Travel Writer Carla King
Who she is: Travel writer who has ridden motorcycles solo across Asia, Europe, America, and Africa.
What she does: Shares her wisdom from life on the road with others. Her new book, “The China Road Motorcycle Diaries,” debuts in 2011, and features tales about two wild rides through China. Her previous book, “American Borders,” was based on her 1995 chronicles of breakdowns in small towns all around the USA during a four-month stint as R&D test rider for Ural America.
Why she does it: A longtime tech writer, journalist, and web developer, Carla started self-publishing in 1994 with a guide to Cycling the French Riviera. “I don’t know where my next trip will be, but wherever my travels take me you can be sure I’ll be taking notes to share with readers in the future.”
By Hope Katz Gibbs
Is it safe for women to travel alone? Certainly, says travel writer Carla King. She has made a living taking to the road and sharing her amazing experiences with others.
But, she says, women traveling solo need to be smart. Here are her five tips for taking to the road and staying safe.
1. Use your intuition, and never talk yourself out of acting on your gut feelings. It’s unwise to convince yourself to “work through your fear.” Our animal instincts are ancient, and there for a reason. Trust them.
2. Slow down. When you are in a hurry, it’s easy to get distracted. The key to being safe is to pay attention to your surroundings so your intuition and instincts have time to kick in. When you take your time, you are also less likely to be careless and leave things behind.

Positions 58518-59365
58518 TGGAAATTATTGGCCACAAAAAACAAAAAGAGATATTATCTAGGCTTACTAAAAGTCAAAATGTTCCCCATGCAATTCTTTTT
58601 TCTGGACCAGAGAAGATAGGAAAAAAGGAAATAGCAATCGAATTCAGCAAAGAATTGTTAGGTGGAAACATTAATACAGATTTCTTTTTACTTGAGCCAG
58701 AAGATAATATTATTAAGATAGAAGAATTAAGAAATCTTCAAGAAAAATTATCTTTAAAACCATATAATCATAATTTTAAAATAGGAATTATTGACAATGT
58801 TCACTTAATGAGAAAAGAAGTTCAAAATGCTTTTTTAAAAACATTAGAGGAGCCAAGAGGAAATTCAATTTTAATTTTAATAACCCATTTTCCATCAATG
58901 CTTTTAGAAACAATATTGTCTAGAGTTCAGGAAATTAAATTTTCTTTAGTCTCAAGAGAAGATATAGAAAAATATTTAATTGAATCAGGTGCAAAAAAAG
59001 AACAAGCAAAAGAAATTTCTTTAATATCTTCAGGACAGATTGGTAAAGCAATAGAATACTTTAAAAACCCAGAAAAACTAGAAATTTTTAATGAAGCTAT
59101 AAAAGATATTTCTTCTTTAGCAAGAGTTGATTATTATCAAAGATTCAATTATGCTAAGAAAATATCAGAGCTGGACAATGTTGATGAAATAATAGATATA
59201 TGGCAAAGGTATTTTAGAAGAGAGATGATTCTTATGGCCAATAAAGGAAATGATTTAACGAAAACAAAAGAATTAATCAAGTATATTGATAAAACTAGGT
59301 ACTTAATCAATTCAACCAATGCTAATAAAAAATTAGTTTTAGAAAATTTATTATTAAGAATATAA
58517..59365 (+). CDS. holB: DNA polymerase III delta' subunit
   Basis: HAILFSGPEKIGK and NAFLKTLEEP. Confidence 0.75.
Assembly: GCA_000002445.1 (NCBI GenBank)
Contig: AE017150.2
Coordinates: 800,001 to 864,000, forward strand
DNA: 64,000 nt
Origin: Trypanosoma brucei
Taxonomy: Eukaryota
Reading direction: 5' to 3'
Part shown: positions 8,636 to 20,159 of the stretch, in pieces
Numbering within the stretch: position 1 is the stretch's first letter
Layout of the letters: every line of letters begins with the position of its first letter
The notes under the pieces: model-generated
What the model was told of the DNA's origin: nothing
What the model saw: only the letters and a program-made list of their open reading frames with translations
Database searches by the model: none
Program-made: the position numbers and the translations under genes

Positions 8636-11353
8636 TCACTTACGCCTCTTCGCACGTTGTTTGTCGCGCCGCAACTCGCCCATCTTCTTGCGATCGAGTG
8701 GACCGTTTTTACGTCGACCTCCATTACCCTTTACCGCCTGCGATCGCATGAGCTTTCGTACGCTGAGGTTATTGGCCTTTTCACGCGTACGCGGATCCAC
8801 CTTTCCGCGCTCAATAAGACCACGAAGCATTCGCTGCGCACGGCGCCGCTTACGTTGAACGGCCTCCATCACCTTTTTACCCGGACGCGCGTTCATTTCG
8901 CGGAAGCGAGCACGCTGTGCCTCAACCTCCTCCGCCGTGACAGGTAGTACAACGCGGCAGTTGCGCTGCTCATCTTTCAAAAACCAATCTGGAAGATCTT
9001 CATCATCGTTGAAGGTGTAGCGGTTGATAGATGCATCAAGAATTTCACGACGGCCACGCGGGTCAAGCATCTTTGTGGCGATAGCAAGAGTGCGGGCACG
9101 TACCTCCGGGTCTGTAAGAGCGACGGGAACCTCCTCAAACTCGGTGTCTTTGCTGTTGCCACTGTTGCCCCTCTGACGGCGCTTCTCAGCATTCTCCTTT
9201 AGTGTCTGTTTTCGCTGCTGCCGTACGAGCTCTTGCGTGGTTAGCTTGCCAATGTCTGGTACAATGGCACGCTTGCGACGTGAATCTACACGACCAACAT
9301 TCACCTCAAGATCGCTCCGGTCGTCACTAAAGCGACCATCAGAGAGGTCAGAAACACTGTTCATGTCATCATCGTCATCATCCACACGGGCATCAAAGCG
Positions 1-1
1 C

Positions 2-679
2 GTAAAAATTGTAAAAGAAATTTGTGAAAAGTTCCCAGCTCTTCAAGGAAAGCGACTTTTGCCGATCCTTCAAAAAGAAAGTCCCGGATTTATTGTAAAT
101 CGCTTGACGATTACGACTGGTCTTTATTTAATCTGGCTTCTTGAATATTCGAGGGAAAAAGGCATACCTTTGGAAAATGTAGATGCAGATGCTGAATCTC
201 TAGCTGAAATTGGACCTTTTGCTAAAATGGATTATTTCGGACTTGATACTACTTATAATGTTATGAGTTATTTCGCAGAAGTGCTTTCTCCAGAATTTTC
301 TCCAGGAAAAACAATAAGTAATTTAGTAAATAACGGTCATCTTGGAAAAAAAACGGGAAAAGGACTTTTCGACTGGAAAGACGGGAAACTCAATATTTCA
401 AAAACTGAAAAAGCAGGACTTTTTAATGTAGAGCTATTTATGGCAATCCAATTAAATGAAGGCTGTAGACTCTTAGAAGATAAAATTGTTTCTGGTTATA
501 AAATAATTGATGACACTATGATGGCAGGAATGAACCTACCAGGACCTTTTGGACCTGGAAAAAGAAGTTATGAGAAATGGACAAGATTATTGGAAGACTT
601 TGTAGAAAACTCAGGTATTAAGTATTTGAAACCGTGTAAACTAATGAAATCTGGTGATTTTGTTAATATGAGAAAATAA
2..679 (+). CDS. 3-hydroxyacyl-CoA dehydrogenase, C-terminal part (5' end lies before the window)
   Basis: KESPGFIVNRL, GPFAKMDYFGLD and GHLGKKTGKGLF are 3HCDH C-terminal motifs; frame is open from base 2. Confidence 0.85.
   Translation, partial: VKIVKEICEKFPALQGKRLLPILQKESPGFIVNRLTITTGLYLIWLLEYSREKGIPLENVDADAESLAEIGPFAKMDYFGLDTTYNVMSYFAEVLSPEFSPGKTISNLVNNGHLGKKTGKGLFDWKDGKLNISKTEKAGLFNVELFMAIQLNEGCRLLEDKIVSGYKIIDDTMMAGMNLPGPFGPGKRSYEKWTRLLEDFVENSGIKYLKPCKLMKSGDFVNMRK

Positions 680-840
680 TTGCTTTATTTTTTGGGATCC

3. On the issue of “packin’.” People often ask me if I carry a weapon, and the answer is no, because I might rely on a weapon instead of my intuition. Instead, I carry a cable lock with a motion sensor to secure my belongings. My favorite is the Targus Defcon with a retractable cable and audio alarm, because you can also hang it on your hotel room door, or attach it to the zipper on your tent. The alarm will sound if it’s moved, and it’s really loud.
4. Please, dress appropriately. Try not to call attention to yourself by wearing a flowery Hawaiian T-shirt, like a tourist just off a cruise ship. Be neat and respectful of the local culture, and for maximum efficiency, opt for wrinkle-free, quick-dry clothing. Also, learn and respect local customs. In some countries they couldn’t care less if you walk around topless, while in others showing your knees is verboten.
5. Ask for help when you need it. People love helping others, and often don’t have enough opportunity to do it. Enlist the assistance of a shopkeeper, restaurateur, or the nearest old lady if a man is bugging you. They’ll give him hell, and that’ll be that.
For more information about Carla, visit her website, www.carlaking.com.